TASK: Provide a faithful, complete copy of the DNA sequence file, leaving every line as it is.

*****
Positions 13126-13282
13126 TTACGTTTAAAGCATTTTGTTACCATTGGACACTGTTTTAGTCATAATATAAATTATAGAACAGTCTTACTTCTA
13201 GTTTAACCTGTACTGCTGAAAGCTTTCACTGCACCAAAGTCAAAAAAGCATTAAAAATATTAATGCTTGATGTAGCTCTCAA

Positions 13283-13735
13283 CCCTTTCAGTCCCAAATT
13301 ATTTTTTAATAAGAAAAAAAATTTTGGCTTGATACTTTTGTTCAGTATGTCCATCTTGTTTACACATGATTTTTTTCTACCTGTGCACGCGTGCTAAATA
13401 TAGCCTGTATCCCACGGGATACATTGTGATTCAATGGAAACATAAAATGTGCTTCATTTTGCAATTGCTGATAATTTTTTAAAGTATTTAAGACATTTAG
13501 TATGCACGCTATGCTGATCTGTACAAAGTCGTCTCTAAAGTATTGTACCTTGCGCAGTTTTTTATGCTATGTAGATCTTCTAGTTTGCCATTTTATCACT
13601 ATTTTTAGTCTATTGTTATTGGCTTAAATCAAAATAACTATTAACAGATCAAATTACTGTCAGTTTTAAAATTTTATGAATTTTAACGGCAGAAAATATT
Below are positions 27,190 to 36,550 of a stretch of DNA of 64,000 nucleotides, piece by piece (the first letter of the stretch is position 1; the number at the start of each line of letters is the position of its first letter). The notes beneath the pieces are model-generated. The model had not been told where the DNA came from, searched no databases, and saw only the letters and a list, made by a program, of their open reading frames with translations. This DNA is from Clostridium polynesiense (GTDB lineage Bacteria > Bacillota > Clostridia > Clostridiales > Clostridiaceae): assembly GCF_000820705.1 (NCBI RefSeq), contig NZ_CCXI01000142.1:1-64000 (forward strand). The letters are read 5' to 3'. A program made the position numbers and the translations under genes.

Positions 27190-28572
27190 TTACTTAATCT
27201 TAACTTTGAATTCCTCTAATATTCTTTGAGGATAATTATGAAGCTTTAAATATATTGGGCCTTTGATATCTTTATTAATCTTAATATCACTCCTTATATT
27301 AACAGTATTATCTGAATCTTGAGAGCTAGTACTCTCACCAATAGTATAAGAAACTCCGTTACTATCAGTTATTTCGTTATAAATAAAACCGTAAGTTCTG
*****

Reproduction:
Positions 13126-13282
13126 TTACGTTTAAAGCATTTTGTTACCATTGGACACTGTTTTAGTCATAATATAAATTATAGAACAGTCTTACTTCTA
13201 GTTTAACCTGTACTGCTGAAAGCTTTCACTGCACCAAAGTCAAAAAAGCATTAAAAATATTAATGCTTGATGTAGCTCTCAA

Positions 13283-13735
13283 CCCTTTCAGTCCCAAATT
13301 ATTTTTTAATAAGAAAAAAAATTTTGGCTTGATACTTTTGTTCAGTATGTCCATCTTGTTTACACATGATTTTTTTCTACCTGTGCACGCGTGCTAAATA
13401 TAGCCTGTATCCCACGGGATACATTGTGATTCAATGGAAACATAAAATGTGCTTCATTTTGCAATTGCTGATAATTTTTTAAAGTATTTAAGACATTTAG
13501 TATGCACGCTATGCTGATCTGTACAAAGTCGTCTCTAAAGTATTGTACCTTGCGCAGTTTTTTATGCTATGTAGATCTTCTAGTTTGCCATTTTATCACT
13601 ATTTTTAGTCTATTGTTATTGGCTTAAATCAAAATAACTATTAACAGATCAAATTACTGTCAGTTTTAAAATTTTATGAATTTTAACGGCAGAAAATATT
Below are positions 27,190 to 36,550 of a stretch of DNA of 64,000 nucleotides, piece by piece (the first letter of the stretch is position 1; the number at the start of each line of letters is the position of its first letter). The notes beneath the pieces are model-generated. The model had not been told where the DNA came from, searched no databases, and saw only the letters and a list, made by a program, of their open reading frames with translations. This DNA is from Clostridium polynesiense (GTDB lineage Bacteria > Bacillota > Clostridia > Clostridiales > Clostridiaceae): assembly GCF_000820705.1 (NCBI RefSeq), contig NZ_CCXI01000142.1:1-64000 (forward strand). The letters are read 5' to 3'. A program made the position numbers and the translations under genes.

Positions 27190-28572
27190 TTACTTAATCT
27201 TAACTTTGAATTCCTCTAATATTCTTTGAGGATAATTATGAAGCTTTAAATATATTGGGCCTTTGATATCTTTATTAATCTTAATATCACTCCTTATATT
27301 AACAGTATTATCTGAATCTTGAGAGCTAGTACTCTCACCAATAGTATAAGAAACTCCGTTACTATCAGTTATTTCGTTATAAATAAAACCGTAAGTTCTG